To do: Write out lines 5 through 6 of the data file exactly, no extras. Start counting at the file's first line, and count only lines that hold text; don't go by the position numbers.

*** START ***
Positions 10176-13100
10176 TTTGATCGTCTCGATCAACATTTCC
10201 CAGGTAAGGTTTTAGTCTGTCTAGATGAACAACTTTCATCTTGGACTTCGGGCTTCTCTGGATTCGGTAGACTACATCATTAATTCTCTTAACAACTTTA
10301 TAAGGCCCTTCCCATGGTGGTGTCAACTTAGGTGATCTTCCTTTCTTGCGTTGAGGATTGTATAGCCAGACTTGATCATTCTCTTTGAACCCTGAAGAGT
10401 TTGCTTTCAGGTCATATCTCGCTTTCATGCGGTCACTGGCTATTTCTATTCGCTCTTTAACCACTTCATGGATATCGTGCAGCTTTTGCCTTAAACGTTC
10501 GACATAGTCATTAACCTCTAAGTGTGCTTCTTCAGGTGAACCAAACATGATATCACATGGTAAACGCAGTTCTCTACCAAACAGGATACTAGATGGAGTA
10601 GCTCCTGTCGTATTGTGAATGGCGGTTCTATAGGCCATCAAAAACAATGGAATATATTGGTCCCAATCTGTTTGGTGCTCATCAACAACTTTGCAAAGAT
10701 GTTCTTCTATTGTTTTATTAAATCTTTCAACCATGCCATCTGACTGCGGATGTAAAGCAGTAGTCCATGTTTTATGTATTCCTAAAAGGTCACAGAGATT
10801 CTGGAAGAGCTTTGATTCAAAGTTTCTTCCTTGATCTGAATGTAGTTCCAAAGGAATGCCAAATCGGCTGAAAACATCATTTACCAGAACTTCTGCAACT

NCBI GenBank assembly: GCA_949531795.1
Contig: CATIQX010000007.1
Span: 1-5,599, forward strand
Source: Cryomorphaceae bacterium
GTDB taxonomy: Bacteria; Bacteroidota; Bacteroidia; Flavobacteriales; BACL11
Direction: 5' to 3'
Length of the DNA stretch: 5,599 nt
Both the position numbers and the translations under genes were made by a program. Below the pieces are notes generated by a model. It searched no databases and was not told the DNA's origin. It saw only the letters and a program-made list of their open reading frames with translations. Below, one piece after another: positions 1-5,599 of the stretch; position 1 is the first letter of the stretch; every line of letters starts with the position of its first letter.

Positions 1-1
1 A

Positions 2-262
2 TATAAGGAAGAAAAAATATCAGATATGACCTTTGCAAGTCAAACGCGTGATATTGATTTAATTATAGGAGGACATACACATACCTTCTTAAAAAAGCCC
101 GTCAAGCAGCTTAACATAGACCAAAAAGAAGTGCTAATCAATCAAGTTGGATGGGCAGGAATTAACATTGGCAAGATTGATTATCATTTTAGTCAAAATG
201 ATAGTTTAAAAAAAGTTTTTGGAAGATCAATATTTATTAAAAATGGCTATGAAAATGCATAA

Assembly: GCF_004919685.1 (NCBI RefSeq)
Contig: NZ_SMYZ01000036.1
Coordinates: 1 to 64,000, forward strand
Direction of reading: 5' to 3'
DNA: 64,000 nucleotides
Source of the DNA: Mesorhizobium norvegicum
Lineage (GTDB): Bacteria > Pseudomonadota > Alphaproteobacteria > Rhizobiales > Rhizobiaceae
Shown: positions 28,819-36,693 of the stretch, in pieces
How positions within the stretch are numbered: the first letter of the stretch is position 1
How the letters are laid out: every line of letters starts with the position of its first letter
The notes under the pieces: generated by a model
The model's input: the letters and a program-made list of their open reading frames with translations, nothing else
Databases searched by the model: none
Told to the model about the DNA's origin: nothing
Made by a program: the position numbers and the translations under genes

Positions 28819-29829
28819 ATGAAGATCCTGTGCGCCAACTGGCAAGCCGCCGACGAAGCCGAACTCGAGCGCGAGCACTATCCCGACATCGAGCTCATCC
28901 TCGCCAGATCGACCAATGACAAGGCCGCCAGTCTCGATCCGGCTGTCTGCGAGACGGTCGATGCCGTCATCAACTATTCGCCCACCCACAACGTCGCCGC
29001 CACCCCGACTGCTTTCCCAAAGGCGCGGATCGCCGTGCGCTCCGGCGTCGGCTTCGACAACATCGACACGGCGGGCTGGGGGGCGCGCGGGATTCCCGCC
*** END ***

10401 TTGCTTTCAGGTCATATCTCGCTTTCATGCGGTCACTGGCTATTTCTATTCGCTCTTTAACCACTTCATGGATATCGTGCAGCTTTTGCCTTAAACGTTC
10501 GACATAGTCATTAACCTCTAAGTGTGCTTCTTCAGGTGAACCAAACATGATATCACATGGTAAACGCAGTTCTCTACCAAACAGGATACTAGATGGAGTA